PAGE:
Solana's native token SOL has surged roughly 160% in the last month, indicating new money flowing into the network and renewed bullish expectations for the ecosystem among investors.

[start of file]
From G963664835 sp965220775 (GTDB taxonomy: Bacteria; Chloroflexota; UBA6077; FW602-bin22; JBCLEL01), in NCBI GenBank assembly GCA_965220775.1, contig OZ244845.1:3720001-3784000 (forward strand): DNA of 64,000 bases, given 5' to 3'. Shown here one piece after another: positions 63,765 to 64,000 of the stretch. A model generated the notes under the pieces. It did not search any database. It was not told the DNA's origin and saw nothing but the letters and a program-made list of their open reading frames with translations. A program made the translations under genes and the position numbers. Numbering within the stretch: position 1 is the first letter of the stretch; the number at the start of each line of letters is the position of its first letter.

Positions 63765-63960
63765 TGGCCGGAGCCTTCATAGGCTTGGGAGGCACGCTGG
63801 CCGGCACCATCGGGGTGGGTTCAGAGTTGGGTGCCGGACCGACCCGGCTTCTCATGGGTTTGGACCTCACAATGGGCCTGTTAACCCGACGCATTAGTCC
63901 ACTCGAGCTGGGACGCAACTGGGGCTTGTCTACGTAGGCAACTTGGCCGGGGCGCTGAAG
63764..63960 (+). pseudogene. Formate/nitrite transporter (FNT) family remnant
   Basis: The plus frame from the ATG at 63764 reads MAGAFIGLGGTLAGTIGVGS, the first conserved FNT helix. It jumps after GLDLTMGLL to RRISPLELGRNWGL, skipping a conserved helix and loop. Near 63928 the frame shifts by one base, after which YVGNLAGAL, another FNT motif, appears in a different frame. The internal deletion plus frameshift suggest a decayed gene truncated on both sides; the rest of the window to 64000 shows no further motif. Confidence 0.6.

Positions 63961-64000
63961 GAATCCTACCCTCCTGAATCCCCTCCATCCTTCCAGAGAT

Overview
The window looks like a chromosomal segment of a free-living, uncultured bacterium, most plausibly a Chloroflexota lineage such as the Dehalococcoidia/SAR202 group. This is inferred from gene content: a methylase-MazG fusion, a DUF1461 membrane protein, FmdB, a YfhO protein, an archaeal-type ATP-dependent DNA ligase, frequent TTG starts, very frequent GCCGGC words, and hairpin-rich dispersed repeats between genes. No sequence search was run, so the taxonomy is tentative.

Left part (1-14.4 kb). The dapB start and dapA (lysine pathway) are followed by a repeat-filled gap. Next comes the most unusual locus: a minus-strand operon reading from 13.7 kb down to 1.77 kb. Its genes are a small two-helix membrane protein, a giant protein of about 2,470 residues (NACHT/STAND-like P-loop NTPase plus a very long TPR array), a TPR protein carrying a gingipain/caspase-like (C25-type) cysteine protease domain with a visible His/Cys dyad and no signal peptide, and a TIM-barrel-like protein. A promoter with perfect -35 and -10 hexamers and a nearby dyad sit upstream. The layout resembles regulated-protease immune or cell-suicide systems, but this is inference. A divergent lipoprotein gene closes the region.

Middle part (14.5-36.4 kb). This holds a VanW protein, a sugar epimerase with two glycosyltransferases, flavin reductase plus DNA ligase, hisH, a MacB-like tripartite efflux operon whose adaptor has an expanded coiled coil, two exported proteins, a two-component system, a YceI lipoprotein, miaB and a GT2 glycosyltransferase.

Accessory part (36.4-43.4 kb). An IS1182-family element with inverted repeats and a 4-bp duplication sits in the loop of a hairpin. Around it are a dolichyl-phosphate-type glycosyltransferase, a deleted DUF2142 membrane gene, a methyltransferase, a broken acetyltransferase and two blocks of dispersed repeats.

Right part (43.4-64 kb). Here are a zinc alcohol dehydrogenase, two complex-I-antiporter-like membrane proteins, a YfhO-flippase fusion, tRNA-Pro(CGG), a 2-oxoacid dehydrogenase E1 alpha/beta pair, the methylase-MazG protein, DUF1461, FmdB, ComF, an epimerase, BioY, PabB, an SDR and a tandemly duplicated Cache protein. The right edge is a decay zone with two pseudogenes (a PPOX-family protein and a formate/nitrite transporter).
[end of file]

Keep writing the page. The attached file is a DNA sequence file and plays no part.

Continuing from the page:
Sales increased by over 100% in the last month indicating new money flowing into the Solana Blockchain and rising bullish expectations for the ecosystem among investors. Joining us now to discuss the renewed interest in the Blockchain of Slane Foundation, Head of Strategy, Austin Feda. Welcome to the show, Austin. Hey, thanks for having me on again. Thanks for being here. Now, from your perspective, what's behind this recent rally? Why? All the renewed excitement? Yeah, you know, price is something we don't really track or pay any attention to at the Slane Foundation, you know, markets move and they'll move many ways and you'll never really know why. But, you know, I think coming out of breakpoint and coming out of a lot of the developments we've seen across the ecosystem this year, folks are really noticing the sla of technology and how it's different than what other layer ones and layer two blockchains offer out there and that you can build stuff on sauna. You just can't practically build anywhere else in the market today. Uh And there's just been a ton of work that's been done over the last pretty much 18 months on underlying technology, both at the core contributors across the ecosystem and then on the application layer. And I think folks are really paying attention to what is now possible to build on SOLANA and what in fact has been built already on the network. So Austin, I know you can't talk about price, but this doesn't, this isn't quite about price. This is more about where the tokens are and, and uh and it has to do mostly with the FTX Alameda bankruptcy. And I if you can just clear it up for the folks at home who may not understand the idea that uh just because FTX and Alameda went bankrupt and we saw S Saman free freed, convicted of all sorts of fraud. It doesn't necessarily mean that all these tokens are gonna start flooding because they haven't vested yet. Correct. So I, I think this is something I if you could just kind of explain what is happening with those tokens. Yeah. So in the days after the collapse of FTX last year, the Solana Foundation put out a blog post that detailed token sales and lock schedules that it or Solana labs had made to FTX or FTX affiliated entities. So that information has sort of been in public for a year at this point plus all of the filings that have come out of the court proceedings and bankruptcy proceedings, the majority of those tokens have a multiyear lock attached to them. Uh that schedule again, like you can go look it up if you're curious. Um, and so, you know, as the bankruptcy process moves through, I don't, it's in no one's best interest, including creditors for any sort of tokens to be dumped onto the market. I think there was a lot of, sort of fud on Twitter, but these are professional people who are used to doing their job pretty well and, you know, crashing a market is not something that's in anyone's economic interest. Um Let alone the creditors who are the ultimate, uh you know, and, and the users who are the ultimate recipients of funds through this process. So I think we have to see how that process plays out over time. Um But there may have been just a lot of fear that there was something that was going to come up at trial or something along those lines and, you know, thankfully, I think for the good of the ecosystem, uh we are past the SPF involvement in any part of crypto, but more importantly, uh a lot of those tokens haven't, haven't gone to have invested if you will. Uh Oh, right. It's just a fraction of them have, so you have all these potential tokens out there, but they're years away from hitting the market if they can at all. So, is, is it possible, I guess FTX could or, or, or it's a successor organization could sell the rights to that and it still wouldn't necessarily affect the, the uh volume in the market. Is that correct? Yeah, I mean, I'm not a lawyer and I don't know what the tax implications there would be of selling locked tokens, but all locks are automatically reflected on chain. This is the great thing about blockchains is they are a public accounting and ledger database. Uh So folks can actually look up and, you know, run queries on, you know, any analytics provider to see what the locks are um for any tokens on the network. Um But yes, you know, uh if, if the court would allow it, uh you know, rights could certainly be transferred to future tokens without those ever hitting the public market much as someone might do in an OTC trade. All right, Austin, you brought up Solana's technology just a few minutes ago and Solana's value proposition is really that it's faster and cheaper than Ethereum, you know, some were calling it Ethereum killer during the last bull market now with the rise of layer twos and maybe some other scaling solutions to Ethereum. How is Lana thinking about remaining competitive here? I mean, Solana is still pushing four times the number of transactions per day, if not more than all layer twos combined. So when we're talking about the scale that something like Solana offers today, it's not really matched anywhere in those other ecosystems. And you know, their L twos and other L ones are functioning for different use cases. Um But you know what sla is really focused on is bringing the cost of transactions as low as possible with the highest throughput and the lowest finality. And so you can see something like the advancements in the fire dancer client, which is a new validator client coming to the Sauna network that is anywhere between 10 to 100 times more performant than the current validator client. And that's running on the same, you know, consumer hardware that folks are running validators on today. And so the focus at the foundation has really been to invest in these core technologies and these core teams that are going to make the network faster and cheaper to use over time. And that is the core differentiator of the sla a Blockchain. It's parallel, it's fast finality, it's high transaction throughput and it's really low cost to use. So, oh J go OK. I I want to talk about another thing that Solana became known for during the last uh bull market, which was NFTS. Of course, we're seeing NFT trading volume plummet, open seas largest marketplace on Ethereum devalued by one of their largest investors recently. Is NFT still a focus of the SLA ecosystem or I guess another way to ask this is what's the biggest innovation happening? Yeah. So the use cases of NFT SI think over the long term are not the use cases that we've seen over the last few years. I think the idea of artificial scarcity um for pieces of art has its use cases, but the real long term usage of NFTS is in a very different space. Right. Earlier this year on the sla a network, something called state compression, ch and state compression allowed people to mint 100 million NFTS for about $2000. That is pricing that you can't find anywhere else in the Blockchain ecosystem. And what that really allows people to do is use NFTS in totally new and different ways. So you see something like Drip House and what Drip house has done is they've taken the idea of scarcity NFTS and sort of remove that, but instead they are time boxed so you can only get them during a certain period of time. Um And so they're changing the relationship between a user and an NFT. You look at something like helium, which is a decentralized wireless network that recently completed a migration to Solana from their own Blockchain. They've represented every single hotspot and piece of infrastructure in that ecosystem as an NFT on chain. We're seeing folks begin to use Soul Bound NFTS which are NFTS that can't leave your wallet as its signifier of membership or that a user has passed a KYC test. And so I think the, the idea of a non fungible token is so much more powerful than just a picture of a JPEG. Uh And we're seeing people start to really use it in new and interesting ways including representing carbon credits and other real world assets on chain. And that's kind of where you know, to go back to that base layer technology that SOLANA runs on, you know, shipping innovations like state compression is designed to make the network step function changes cheaper to use. And we have no idea what folks are going to build when you do that. But every time you see costs go down by an order of magnitude, entirely new ecosystems come up and entirely new uses of technology. This was the transition from three G data to four G data and cell phones. This was dial up internet to DS L let alone the fiber we have today. And so all of these things just create new green fields for entrepreneurs to build incredible new applications. So uh you had, speaking of which you had this uh partnership with Visa uh announced in September to allow some stable coin transaction. Where, where is that right now? What's been built? Anything happening? Yeah. So Visa announced that they're going to start scaling their pilot project on Ethereum that they've had for a few years, which is using us DC to settle transactions instantly between some of their main accounts and the merchant bank level. And so, you know, Visa did an exhaustive due diligence process to figure out where they wanted to scale that, that program. And they ended up picking solana as the network to scale that on. Uh And so their engineers are building out systems to sort of keep that scaling process going. You know, eventually it moves further down the stack instead of just the visa main accounts talking to merchant banks, you eventually have merchant banks doing payouts to smaller banks. And eventually we might get to a future where, you know, you tap your Visa card in a store. And even if the consumer side is fully running on, you know, the credit card rails on the back end, the merchant is get paid six hours later in US DC, deposited in their account. Uh So I think over the long term, you'll see a lot of new interesting innovations be built on top of this. Uh you know, visa engineering is still kind of in the early days of, of this. Um But they've started rolling out transactions uh to the sla a network today today. Uh Well, they're operating on it now and not today. I was like, oh, wow. All right. We have the Visa partnership. I believe there is also Shopify partnership that was announced this year. What kinds of questions are these more uh traditional payments, traditional traditional finance companies asking when it comes to regulation? Are there any concerns or are they just kind of jumping into the, to the waters? I mean, these, these are all large financial companies that already know how to comply with things like money transfer licenses and any of those other requirements that might be placed on a payments network. So from their perspective, what they already do is usually sufficient for this sort of thing. If you sign up for a credit card, they already have all your information. If you are a visa merchant, they already have all of your information. Same with something like like Shopify. Uh you know, I think really what we're looking for in the United States specifically and it would be great to see other parts of the world adopt this too are clear definitions of what a payment stablecoin is about how this can be used. There's legislation that was moving through um you know, the US Congress uh this summer that would have classified and set aside a whole series of requirements for payment stablecoins. I think those are an important step to giving users and businesses the confidence they need to trust that a Stablecoin is actually sufficient. We went through this whole transition in moving from checks to credit cards because what is a dollar on the Visa network is that a Stablecoin? Is that a synthetic dollar? Right? There's all these rules and regulations around the reserves, these type of companies need to manage and it would be great to see a lot of that clarity come to the Blockchain space specifically with stablecoins. Uh We see merchants around the world really excited with the idea of instant settlement um and reducing fraud to effectively zero. these are, are things that I think are going to be really attractive to folks who are currently paying upwards of 2.85% to process credit card fees. So blame Congress. I mean, you know, I think the thing we see in the United States often is that there's no right way to do stuff in Blockchain. Right? And so the advantage of something like a comprehensive regulatory package on whether it's stablecoins or crypto in general is folks now have rules of the road, right? If you want to start a bank, there's a lot of paperwork and a lot of legal fees. But fundamentally, there's a, there's a game plan you can look at and say as long as I do this, I'm going to do right by the federal government in the State of New York today, those rules don't exist for Blockchain. It's actually very hard. Even if you spend millions of dollars on legal fees to know that when you start a crypto company in the United States, you're not going to be doing something that will later end you with a ton of fines and a ton more legal bills, you know, down the road. And so that is where, you know, us entrepreneurs are being pushed offshore, not because they don't want to comply, but because they literally don't know what they have to do to comply to build a great Blockchain company here in the United States. And that's a shame. Um You know, I think you can imagine if early entrepreneurs had been kicked offshore in the early days of the internet, we have a very different internet than we do today. One that would be much less free and, you know, much less uh embodying of sort of western values. All right, Austin, we are all out of time, so we're going to have to leave it there. But thanks so much for joining the show. It's always a pleasure having you on. Thanks. That was the foundation head of strategy, Austin Feda and make sure you sign up for the coin desk protocol newsletter which explores the tech behind crypto one block at a time. You can find that at coindesk dot com slash newsletters.